This week our lead Tech Recruiter Ollie has taken over Our Week in Digital. After Nicola’s funding edition last week, he moves on to the world of autonomous vehicles and the connected car space.
Here are his picks from the tech and digital news pages.
The world of self-driving cars
Self-driving cars are one of the biggest AI challenges of our time. Not only do we have to build computer systems that behave as well (or better) than a multitasking human but the consequences of error are huge….considerable, messy insurance claims at best and at worst, injury or even death.
With this in mind, it is likely to be years before we see fully-autonomous cars as standard on our roads. The complexity of getting from A to B is massive and comes with an equally large price tag. Experts estimate that it will require hundreds of billions of dollars of investment before this becomes a reality. At the current time, investment in the space is falling short. Figures released from Crunchbase recently have revealed that collectively, self-driving startups have raised ‘only’ $15 billion. Undeniably, this is a significant amount, but nowhere near the estimated amount needed to reach the hallowed “level 5”. The level that self-driving systems attain when they are truly autonomous.
This realisation has led to shifts within the autonomous vehicle space. Companies across the world are having to shift their focus while some are simply running out of money. For example, DriveAI were acquired by Apple after its funds ran dry. LIDAR startup Oryx Vision closed its doors last year, as did Quanergy Systems Inc back in 2018.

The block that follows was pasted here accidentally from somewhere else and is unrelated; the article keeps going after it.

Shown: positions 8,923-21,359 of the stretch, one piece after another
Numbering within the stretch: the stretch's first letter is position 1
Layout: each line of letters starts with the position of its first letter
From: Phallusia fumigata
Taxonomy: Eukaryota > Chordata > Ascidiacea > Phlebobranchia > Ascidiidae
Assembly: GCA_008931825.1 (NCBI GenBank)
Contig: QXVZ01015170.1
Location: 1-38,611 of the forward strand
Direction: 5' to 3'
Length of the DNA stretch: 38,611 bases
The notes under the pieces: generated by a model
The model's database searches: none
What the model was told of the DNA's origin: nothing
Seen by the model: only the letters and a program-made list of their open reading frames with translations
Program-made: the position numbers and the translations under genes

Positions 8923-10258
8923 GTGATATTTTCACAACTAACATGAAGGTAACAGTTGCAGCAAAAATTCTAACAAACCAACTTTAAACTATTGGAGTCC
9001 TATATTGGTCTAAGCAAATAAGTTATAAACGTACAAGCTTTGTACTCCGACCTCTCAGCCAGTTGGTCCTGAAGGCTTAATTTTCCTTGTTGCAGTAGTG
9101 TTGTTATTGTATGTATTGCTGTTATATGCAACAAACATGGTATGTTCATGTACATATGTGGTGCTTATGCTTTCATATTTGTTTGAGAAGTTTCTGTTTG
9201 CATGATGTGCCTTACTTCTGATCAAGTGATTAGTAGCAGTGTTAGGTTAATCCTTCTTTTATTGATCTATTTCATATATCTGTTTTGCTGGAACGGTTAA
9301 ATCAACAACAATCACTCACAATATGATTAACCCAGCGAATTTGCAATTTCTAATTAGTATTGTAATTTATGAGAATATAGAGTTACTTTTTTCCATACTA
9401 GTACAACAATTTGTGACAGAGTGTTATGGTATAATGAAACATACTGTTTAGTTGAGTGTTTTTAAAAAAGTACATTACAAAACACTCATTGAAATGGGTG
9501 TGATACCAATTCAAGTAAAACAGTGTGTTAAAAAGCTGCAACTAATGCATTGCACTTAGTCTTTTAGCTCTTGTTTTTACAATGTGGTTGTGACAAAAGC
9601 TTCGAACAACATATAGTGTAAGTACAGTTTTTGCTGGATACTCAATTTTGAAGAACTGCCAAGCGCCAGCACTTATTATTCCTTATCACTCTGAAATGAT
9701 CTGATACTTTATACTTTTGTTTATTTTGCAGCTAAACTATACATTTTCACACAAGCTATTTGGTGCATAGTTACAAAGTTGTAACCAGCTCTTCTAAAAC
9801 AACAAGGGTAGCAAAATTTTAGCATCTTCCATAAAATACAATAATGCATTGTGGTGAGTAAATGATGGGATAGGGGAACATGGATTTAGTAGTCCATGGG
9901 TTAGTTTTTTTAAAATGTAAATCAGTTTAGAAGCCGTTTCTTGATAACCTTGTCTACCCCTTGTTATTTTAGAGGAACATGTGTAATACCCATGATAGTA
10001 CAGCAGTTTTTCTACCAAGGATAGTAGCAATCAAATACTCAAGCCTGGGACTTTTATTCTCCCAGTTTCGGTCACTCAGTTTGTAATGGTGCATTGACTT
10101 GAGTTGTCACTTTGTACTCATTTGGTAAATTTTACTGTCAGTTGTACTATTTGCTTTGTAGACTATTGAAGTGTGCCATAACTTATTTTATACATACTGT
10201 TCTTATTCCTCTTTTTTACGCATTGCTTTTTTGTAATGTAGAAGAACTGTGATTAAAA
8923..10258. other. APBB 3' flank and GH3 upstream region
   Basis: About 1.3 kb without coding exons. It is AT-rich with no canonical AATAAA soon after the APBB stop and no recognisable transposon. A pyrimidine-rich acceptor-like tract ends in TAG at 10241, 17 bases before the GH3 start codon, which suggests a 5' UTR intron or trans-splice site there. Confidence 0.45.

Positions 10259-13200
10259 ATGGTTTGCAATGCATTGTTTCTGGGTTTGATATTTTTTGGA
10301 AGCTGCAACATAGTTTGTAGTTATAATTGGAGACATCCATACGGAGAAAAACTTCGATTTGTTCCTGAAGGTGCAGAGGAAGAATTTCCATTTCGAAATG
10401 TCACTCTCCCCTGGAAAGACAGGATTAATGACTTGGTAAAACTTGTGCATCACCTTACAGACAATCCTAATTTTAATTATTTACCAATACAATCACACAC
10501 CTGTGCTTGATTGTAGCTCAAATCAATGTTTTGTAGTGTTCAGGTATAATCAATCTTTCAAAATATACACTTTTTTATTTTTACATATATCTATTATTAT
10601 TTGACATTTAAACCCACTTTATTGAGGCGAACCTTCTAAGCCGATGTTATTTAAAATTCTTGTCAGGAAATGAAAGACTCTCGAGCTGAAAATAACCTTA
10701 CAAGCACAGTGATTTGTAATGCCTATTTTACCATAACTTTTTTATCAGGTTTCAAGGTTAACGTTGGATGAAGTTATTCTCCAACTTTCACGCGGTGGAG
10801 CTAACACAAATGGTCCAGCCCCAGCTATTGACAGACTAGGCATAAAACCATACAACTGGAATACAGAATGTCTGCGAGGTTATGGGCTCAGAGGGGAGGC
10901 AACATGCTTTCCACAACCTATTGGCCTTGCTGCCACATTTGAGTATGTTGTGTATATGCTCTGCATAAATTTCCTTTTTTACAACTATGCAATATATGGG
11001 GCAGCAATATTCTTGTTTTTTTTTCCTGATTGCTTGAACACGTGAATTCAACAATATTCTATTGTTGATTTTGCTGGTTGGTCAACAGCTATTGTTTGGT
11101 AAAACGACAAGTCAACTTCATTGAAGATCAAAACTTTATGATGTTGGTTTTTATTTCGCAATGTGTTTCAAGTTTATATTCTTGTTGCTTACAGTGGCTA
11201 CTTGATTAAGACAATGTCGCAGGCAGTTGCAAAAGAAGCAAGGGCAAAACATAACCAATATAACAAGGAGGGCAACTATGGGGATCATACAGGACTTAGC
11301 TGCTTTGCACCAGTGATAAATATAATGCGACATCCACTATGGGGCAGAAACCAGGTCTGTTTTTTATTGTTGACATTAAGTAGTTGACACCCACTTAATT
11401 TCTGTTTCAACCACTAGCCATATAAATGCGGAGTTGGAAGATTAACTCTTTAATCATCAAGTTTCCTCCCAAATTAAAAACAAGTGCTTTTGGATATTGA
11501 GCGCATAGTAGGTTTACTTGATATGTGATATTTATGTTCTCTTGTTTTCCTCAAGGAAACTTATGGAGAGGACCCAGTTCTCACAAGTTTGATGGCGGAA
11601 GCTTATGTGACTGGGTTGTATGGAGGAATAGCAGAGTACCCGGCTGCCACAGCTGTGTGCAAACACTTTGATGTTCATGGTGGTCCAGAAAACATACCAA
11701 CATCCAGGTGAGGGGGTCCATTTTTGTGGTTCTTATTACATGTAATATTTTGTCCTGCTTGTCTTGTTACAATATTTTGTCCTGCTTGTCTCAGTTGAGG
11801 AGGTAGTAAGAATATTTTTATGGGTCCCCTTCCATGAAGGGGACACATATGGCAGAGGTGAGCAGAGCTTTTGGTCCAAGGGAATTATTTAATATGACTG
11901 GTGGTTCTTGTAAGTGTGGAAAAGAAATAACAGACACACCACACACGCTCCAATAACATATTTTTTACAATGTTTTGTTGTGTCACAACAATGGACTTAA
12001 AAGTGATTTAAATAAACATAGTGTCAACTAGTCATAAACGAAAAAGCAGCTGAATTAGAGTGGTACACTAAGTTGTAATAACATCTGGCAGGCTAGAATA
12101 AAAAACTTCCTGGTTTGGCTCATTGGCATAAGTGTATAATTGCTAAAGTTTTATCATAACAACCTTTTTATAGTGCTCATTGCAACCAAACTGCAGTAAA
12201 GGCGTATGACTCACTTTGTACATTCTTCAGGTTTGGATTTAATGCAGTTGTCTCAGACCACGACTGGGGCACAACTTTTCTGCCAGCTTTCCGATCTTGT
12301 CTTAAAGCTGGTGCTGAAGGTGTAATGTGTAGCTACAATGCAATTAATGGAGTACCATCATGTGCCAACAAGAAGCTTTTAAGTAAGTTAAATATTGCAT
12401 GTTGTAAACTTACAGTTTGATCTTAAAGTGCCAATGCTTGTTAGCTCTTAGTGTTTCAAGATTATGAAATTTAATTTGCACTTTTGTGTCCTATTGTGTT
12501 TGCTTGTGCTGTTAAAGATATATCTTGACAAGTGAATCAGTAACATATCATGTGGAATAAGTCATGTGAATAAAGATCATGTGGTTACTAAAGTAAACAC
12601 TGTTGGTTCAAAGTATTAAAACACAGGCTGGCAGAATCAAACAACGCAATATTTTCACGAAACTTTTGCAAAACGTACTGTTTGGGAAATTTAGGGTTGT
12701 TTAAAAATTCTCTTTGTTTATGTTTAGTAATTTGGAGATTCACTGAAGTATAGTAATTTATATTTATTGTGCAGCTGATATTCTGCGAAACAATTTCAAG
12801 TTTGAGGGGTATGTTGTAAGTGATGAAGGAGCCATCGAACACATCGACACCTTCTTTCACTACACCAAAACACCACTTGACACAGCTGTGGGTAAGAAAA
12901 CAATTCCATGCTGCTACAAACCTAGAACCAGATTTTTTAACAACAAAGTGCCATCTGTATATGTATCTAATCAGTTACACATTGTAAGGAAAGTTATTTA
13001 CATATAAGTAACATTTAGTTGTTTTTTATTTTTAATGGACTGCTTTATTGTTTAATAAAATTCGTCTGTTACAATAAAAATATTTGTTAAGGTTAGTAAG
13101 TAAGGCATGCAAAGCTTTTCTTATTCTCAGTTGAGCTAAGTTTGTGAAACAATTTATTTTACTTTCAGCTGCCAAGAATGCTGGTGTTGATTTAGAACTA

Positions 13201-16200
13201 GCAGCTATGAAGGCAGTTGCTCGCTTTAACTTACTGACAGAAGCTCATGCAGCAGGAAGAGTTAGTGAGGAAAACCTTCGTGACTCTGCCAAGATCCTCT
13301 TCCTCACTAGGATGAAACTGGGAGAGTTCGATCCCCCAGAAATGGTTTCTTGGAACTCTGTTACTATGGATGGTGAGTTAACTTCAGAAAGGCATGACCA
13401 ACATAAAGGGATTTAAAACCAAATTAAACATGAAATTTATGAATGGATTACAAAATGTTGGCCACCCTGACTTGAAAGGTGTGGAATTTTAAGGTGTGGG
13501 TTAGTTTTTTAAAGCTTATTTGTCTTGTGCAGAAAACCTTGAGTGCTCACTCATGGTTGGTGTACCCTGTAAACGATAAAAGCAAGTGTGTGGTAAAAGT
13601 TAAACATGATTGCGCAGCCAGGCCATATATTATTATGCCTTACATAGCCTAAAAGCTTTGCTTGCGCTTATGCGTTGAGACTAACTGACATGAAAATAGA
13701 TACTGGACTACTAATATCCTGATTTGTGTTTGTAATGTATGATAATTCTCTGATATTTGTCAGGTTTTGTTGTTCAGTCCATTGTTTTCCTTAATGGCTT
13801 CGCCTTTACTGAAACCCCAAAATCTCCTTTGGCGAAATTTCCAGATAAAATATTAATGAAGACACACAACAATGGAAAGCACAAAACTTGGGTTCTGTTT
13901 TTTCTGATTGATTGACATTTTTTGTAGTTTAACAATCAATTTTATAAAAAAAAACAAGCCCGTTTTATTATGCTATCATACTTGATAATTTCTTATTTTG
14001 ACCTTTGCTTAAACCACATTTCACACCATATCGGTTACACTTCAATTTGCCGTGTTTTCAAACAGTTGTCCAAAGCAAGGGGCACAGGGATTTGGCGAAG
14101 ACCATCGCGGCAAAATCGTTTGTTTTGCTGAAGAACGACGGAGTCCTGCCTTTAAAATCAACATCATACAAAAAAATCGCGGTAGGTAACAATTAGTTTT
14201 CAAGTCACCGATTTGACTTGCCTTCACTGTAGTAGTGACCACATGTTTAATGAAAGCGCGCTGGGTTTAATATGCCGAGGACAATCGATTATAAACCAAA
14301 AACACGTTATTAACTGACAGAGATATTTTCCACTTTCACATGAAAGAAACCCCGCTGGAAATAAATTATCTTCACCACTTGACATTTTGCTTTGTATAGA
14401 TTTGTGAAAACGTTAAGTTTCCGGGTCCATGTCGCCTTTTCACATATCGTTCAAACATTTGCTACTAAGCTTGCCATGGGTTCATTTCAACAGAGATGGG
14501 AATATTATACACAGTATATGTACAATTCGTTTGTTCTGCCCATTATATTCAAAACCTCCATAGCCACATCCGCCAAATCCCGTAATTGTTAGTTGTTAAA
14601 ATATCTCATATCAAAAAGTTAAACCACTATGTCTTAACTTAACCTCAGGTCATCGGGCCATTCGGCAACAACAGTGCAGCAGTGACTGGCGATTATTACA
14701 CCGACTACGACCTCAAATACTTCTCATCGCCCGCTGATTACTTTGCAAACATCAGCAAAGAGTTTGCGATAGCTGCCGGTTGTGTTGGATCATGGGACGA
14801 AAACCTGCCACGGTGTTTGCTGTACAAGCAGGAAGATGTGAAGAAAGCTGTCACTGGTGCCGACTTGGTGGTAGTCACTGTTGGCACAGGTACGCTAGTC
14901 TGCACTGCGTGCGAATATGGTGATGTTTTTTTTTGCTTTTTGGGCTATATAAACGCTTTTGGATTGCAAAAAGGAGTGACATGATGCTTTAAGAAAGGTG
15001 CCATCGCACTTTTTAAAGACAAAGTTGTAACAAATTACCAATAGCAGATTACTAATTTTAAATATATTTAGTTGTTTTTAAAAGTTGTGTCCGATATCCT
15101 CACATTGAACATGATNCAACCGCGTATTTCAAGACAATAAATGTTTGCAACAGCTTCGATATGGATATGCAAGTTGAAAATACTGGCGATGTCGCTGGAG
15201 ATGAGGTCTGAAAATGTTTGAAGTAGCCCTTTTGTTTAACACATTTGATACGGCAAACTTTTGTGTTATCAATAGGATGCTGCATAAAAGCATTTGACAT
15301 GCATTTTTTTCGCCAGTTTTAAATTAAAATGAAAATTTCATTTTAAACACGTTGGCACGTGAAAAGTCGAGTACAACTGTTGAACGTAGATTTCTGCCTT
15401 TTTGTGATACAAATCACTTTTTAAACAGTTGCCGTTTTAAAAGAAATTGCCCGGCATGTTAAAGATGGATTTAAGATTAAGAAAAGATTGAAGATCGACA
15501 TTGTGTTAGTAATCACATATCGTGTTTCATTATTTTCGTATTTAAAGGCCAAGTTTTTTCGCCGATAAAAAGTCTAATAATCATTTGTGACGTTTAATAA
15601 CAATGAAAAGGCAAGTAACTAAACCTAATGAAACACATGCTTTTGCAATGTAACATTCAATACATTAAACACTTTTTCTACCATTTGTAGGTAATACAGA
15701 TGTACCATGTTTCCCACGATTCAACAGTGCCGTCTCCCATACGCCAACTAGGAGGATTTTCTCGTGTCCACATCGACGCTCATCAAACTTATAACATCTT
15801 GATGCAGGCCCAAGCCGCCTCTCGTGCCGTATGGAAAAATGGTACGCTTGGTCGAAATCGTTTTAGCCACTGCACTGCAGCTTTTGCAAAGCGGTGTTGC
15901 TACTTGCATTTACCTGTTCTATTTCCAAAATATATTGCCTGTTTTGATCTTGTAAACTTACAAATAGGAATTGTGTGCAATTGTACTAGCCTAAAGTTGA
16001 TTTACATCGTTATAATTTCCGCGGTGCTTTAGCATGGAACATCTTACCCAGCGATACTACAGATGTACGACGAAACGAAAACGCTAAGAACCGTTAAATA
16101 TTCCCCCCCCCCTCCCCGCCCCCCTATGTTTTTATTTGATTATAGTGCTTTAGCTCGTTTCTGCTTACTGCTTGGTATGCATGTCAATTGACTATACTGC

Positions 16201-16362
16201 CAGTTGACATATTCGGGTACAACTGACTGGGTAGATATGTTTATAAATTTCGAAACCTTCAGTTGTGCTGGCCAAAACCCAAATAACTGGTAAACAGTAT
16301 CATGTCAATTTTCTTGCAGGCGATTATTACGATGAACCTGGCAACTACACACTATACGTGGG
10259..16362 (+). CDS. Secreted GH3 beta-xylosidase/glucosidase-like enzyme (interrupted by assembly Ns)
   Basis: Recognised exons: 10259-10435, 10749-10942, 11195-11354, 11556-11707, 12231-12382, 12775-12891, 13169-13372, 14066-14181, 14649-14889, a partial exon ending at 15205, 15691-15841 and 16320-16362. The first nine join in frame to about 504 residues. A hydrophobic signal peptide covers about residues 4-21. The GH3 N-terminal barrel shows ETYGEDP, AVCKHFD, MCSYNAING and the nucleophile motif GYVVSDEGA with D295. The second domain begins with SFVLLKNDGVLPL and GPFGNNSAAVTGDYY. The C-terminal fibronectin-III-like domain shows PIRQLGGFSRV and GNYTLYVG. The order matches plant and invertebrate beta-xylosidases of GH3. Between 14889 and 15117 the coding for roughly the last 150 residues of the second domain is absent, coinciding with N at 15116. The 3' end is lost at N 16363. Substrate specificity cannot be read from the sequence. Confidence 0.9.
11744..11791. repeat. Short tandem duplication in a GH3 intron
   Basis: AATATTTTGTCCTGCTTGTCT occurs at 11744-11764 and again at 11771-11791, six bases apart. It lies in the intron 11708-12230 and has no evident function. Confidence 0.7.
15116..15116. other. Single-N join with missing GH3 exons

It hasn’t stopped some investors placing their bets though. This week, investment activity in the autonomous car ecosystem has been noisy and global. Companies from Europe, the US and China have been popping up in our feeds. Five, Waymo and a satellite venture to rival SpaceX all feature.
Read on for more!
Five raises $41m to commercialise its self-driving technology.
South West startup, Five (formerly FiveAI) has raised $41m in venture capital to turn its self-drive research into commercial products and services.
Five uses Artificial Intelligence and machine learning technologies that would allow cars to use simpler maps to navigate their surroundings. The company hope to speed up the deployment of autonomous vehicles by reducing the complexity of the technological surroundings.
Dubbed Silicon Gorge, Bristol and the South West is a hive of tech and digital entrepreneurial enterprise. Five was founded in 2016 and is part of the South West alumni of successful and progressive startups. Up until now, the work of Five has been heavily focused on the research end of self-driving vehicles.
Thus far, the team have excelled using academia as a springboard. They are both tech-savvy and smart. Five has revealed that 40% of its workforce has PhDs in subjects such as engineering, maths and computer science. Its co-founders have practical tech backgrounds too and can boast an impressive resume in developing algorithms and processors.
Through their research, Five are working to get a better understanding of how the entire self-driving system can integrate existing components as well as the new ones Five are developing. It is also solving the puzzles surrounding how we may define safety metrics and the tech needed to measure them.
As part of this work, Five has been leading a coalition called StreetWise. This consortium is made up of leaders within their field of industry as well as other parties of interest and research groups. Partners include the Transport Research Laboratory and car insurers, Direct Line Group, for example.
The StreetWise consortium has been conducting extensive self-driving testing in the U.K. The project was launched back in 2017, and since that time it has worked to achieve its goal. It was launched to lead research around the technology of autonomous vehicles, develop methods of validating their safety, and create models for insuring and service them.